As spring comes within reach and we move to longer and brighter days, galleries and museums prepare to open their doors again for the first time in months. Visitors in Scotland will be permitted to re-enter museums from as early as 26 April, with those in England following close behind on 17 May, as warmer weather brings with it a hopeful return to normality.
As the countdown to going #BackToMuseums continues apace, we've rounded up what's on at a selection of UK galleries, from Edinburgh to Penzance.
Turner’s House, Twickenham
Designed by J.M.W Turner himself in 1813, Turner’s House in Twickenham, which reopened for the public in 2017, will be the setting of a new exhibition of original maritime watercolours and prints by the iconic British artist.
Turner’s English Coasts presents a collection of Turner’s most commercially successful paintings alongside more experimental works, focusing on English maritime and coastal subjects and created during his time living in the house from 1813 to 1826.
The exhibition has been made possible due to a generous loan by the Tate, and is guest curated by Christine Riding, head of the curatorial department and curator of British paintings at the National Gallery. Online expert lectures will be running throughout April in the run up to the exhibition, which opens to the public from 22 May until 5 September.
Celebrate going #BackToMuseums
The Holburne Museum, Bath
Upon reopening this May, the Holburne Museum in Bath will host a set of 23 Canaletto paintings, the largest set of works ever produced by the artist. Leaving their permanent home in a private art collection in Woburn Abbey for the first time in over 70 years, the exhibition explores themes of 18th-century Venice and the Grand Tour alongside Canaletto’s life and works.
With the majority of international travel on hold this year, these classic views of the Grand Canal and Piazza San Marco are a rare chance to explore the intricacies of 18th-century Venician life through the eyes of the artist, whose paintings arrived for the first time in Bedford in 1730.
As a complement to Canaletto: Painting Venice, the Holburne Museum will also host two other exhibitions from May. Precious and Rare: Islamic Metalwork from the Courtauld is a collection of medieval Islamic metalworks featuring objects from the 13th to 16th centuries, and Nicholas Pope: Portraits of a Marriage presents ten sculptures of the artist and his wife at different stages of their 40 year marriage.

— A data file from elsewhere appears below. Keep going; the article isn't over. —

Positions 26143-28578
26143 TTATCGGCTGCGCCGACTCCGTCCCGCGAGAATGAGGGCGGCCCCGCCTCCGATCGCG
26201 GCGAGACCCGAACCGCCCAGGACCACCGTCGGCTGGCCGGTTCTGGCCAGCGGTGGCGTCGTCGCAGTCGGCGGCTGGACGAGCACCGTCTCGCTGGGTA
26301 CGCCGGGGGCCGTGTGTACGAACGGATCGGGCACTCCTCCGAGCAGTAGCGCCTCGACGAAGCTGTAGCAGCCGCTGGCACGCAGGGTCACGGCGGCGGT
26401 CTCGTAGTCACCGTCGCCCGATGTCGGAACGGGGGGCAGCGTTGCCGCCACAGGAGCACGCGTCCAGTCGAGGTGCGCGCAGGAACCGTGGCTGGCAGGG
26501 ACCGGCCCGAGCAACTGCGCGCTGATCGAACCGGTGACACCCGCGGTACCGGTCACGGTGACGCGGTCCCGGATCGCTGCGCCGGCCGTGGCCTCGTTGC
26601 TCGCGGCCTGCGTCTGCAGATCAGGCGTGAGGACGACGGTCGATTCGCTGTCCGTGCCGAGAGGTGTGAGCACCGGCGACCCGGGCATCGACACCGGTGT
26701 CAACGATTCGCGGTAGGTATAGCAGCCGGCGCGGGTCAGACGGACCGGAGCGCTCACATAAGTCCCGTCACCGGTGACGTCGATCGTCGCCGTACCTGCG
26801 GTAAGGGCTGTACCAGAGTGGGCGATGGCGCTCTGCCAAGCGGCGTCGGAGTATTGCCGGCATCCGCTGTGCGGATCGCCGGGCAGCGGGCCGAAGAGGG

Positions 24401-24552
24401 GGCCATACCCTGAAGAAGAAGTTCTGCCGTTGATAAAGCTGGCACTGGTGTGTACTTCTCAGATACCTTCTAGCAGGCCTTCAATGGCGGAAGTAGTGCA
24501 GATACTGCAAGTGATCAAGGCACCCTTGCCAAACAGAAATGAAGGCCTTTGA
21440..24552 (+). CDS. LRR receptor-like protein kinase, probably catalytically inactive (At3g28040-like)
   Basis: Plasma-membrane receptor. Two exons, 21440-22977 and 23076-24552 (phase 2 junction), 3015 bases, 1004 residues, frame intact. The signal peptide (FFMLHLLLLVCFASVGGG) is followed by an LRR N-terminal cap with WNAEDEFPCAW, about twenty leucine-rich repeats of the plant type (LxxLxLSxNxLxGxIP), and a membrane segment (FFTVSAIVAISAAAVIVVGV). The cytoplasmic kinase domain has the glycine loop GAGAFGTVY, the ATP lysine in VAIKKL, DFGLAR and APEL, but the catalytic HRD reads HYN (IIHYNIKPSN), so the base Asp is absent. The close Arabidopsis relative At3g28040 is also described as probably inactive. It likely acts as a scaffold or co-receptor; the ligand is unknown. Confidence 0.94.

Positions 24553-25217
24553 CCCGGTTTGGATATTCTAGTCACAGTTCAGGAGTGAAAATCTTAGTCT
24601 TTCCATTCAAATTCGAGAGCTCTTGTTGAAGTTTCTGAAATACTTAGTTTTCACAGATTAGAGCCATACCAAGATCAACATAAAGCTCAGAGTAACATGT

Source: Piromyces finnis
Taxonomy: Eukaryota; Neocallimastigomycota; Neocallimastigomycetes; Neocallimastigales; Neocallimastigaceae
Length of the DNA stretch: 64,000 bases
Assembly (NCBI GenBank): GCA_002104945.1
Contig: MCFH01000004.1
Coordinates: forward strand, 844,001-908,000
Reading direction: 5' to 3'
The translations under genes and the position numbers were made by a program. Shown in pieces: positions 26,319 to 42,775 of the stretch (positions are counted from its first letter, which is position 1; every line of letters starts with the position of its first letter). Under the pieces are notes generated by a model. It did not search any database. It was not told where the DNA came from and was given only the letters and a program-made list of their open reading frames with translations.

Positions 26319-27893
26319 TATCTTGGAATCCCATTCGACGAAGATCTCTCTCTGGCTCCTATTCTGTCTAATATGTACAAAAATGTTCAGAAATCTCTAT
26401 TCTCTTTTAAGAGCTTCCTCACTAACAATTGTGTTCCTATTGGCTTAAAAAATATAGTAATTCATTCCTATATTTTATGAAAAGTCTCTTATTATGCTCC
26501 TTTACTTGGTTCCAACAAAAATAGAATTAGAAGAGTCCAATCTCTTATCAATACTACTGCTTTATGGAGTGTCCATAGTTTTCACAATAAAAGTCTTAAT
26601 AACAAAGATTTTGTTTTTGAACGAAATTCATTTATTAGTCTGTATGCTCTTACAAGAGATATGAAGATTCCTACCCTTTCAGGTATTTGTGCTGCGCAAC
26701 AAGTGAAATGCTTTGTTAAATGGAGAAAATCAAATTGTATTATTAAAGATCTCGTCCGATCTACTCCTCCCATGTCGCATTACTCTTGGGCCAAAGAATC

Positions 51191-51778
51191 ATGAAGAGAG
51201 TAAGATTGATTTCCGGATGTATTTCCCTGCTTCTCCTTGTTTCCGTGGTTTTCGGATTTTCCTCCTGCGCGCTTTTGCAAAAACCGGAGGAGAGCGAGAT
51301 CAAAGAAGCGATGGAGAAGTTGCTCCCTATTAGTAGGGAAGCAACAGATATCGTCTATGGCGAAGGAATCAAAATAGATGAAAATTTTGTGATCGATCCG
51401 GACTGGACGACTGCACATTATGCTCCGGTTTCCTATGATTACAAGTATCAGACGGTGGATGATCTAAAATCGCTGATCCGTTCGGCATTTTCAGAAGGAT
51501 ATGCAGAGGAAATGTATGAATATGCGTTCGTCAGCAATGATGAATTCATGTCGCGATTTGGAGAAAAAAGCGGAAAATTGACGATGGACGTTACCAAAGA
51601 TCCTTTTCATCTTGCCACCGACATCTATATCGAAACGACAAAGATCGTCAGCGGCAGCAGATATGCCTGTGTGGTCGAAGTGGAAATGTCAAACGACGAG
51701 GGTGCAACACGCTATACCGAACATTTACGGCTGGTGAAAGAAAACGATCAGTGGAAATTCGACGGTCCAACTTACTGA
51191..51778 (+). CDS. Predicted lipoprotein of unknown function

- Canaletto: Painting Venice, 17 May to 5 September
- Precious and Rare: Islamic Metalwork from the Courtauld, 17 January to 1 August
- Nicholas Pope: Portraits of a Marriage, 17 May to 30 August
Often overshadowed by his brother Paul, John Nash has not been the subject of a major exhibition since 1967 at the Royal Academy’s retrospective of his work – until now. Towner Eastbourne is set to host John Nash: The Landscape of Love and Solace, a showcase of many of the finest depictions of the British landscape created in the 20th century.
Working across a range of mediums, from iconic oil paintings and watercolours to wood engravings and lithographs, Nash was an official war artist in both the first and second world wars. His renowned work The Corn Field, painted in 1918, will feature alongside a variety of other paintings from the war eras.
Works by peers and friends – including those by Edward Bawden, Peter Coker, Charles Ginner, Spencer Gore, Harold Gilman, Cedric Morris, Eric Ravilious, and Carel Weight – will be presented alongside his own, contextualising Nash’s life and works within the history of the 20th century.
Penlee House Gallery and Museum, Penzance
Penlee House Gallery and Museum will present over 70 works by Dame Laura Knight in an exhibition celebrating the artist’s extensive 80-year career.